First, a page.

Just Like His Ancestors - Reflections on Genesis 37:1-4, 12-28
by Dr. John Holbert on Tuesday, August 8, 2023
Just Like His Ancestors
Genesis 37:1-4, 12-28
With Gen.37 we begin the long tale of Joseph, often termed a novella, a kind of mini-novel that concludes the book of Genesis. It is surely true that this engaging story has a noted beginning, middle, and end, hallmarks of a rounded tale with a central figure that provides a full narrative on its own. Indeed, this 14-chapter story engendered one of the finest historical fictions of the 20th century, the vast 4-volume retelling of Thomas Mann, Joseph and His Brothers. Mann’s masterpiece was published over some 10 years from 1933-1943, first in German and then in at least two English translations, the latest by John E. Woods in 2005. I find Woods’ reading significantly better than the older one by Helen Lowe-Porter. Woods in his introduction characterizes Lowe-Porter’s work as one that “often reads rather like the King James Bible run amok—replete with ‘he saith’ and ‘thou knowest’”. Woods’ version is vastly superior in nearly every way, and I commend it to you with this caveat: the work is almost 1500 pages long (!) and as such is hardly for the faint of heart. It is no beach read to be sure! Still, it is fascinating for anyone who has the patience to plow through its rich and at times unforgettable portrayal of a long-lost age.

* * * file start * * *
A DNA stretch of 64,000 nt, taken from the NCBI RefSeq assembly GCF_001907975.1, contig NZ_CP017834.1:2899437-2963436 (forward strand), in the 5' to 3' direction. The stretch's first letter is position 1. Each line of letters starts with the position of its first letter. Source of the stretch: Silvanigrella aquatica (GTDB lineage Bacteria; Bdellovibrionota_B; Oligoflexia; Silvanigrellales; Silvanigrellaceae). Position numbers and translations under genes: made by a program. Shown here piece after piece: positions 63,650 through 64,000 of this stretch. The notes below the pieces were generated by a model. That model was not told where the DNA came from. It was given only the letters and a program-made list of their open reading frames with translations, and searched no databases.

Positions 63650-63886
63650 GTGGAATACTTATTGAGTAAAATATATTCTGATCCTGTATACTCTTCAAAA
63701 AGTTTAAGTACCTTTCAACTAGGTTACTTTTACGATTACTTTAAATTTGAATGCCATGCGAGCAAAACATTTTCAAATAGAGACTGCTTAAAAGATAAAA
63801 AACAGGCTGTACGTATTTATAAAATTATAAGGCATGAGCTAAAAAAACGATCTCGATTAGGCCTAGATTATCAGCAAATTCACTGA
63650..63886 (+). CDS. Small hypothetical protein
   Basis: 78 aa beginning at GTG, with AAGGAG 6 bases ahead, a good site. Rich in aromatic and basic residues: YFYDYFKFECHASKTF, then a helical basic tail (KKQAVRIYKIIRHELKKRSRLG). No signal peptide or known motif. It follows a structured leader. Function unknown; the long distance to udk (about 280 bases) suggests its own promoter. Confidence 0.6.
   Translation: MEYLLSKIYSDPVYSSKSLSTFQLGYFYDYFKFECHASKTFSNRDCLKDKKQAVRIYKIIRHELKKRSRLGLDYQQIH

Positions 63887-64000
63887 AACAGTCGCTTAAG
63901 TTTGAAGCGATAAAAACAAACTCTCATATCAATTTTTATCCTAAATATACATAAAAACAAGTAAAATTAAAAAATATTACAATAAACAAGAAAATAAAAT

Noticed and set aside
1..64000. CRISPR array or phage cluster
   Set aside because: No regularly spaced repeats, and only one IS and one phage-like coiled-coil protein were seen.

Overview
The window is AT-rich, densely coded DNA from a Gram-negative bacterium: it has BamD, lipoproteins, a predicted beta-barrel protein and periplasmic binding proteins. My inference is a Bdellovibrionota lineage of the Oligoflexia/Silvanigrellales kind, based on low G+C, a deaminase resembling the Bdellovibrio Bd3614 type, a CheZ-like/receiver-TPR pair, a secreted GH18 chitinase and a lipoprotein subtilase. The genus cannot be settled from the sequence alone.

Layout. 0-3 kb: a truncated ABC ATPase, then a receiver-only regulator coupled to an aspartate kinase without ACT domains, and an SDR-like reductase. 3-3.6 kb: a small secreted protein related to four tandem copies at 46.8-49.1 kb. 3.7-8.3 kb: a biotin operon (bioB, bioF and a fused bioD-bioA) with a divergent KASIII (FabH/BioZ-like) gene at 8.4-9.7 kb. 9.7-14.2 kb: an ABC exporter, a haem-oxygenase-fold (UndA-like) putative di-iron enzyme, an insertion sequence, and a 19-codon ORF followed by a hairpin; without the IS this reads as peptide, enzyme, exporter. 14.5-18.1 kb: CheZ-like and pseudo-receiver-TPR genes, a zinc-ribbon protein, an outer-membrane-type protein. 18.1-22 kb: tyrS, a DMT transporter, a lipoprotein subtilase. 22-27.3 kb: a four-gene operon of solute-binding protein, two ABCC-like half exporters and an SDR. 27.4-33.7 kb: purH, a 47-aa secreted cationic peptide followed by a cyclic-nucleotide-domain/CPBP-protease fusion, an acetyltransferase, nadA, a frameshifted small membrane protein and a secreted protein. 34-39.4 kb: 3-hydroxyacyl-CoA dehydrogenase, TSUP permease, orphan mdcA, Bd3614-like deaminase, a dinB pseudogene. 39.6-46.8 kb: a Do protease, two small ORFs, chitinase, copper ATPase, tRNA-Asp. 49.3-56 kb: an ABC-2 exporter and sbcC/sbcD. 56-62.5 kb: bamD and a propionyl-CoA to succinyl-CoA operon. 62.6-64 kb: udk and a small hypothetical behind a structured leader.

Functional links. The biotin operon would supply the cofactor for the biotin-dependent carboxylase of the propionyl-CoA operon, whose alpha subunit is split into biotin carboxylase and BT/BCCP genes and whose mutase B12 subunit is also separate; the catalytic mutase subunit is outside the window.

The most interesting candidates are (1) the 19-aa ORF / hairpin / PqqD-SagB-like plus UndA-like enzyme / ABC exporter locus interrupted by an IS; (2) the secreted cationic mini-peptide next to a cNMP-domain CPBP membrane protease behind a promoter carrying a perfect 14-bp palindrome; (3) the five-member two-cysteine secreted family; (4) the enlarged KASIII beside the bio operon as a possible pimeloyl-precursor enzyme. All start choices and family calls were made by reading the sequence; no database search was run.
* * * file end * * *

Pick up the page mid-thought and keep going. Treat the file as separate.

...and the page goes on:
Having said all that by way of literary praise, I must add that I think Mann has the basic thing quite wrong. His portrait of Joseph as a man of deep religious convictions, profound faith, and unblemished morality is not the person I find in these chapters. In fact, like his famous ancestors Abraham and Jacob, he is a deeply flawed character and yet finds himself employed by a near-silent YHWH to effect a mysterious divine will. I quite agree with the older commentator, Maurice Samuel, who said seven decades ago about Mann’s Joseph, “C’est magnifique, mais ce n’est pas Joseph:” “It is wonderful, but it is not Joseph.”
Chapter 37 makes that fact all too clear. Joseph is introduced at the age of seventeen as an apprentice shepherd, tending Jacob’s flocks with his brothers, the sons of Bilhah and Zilpah (Gen.37:2). The very first event attributed to the teen is “he brought an ill report of them to their father” (Gen.37:2). Joseph’s character is revealed to the reader as a spoiled younger child who is a tattletale. There is no indication of why he did this; no motivation is offered for his action. He is simply a brat, and this part of his character will lead to disastrous consequences. Of course, it could be said that Joseph’s sense of entitlement may spring from old Jacob’s favoritism toward this boy. “Israel loved Joseph more than all his sons, for he was the child of his old age, and he made for him an ornamented tunic” (Gen.37:3). The traditional “coat of many colors,” or NRSV’s “long robe with sleeves” are mere guesses, though the former, despite its cliched fame, is quite impossible. It is a distinctive garment, whose only other use in the Hebrew Bible is found in 2 Samuel 13, when it describes the garment worn by the virgin princess Tamar. All that may be said, then, is that Jacob’s gift to his son is a special robe designed to stand out among other more common clothes.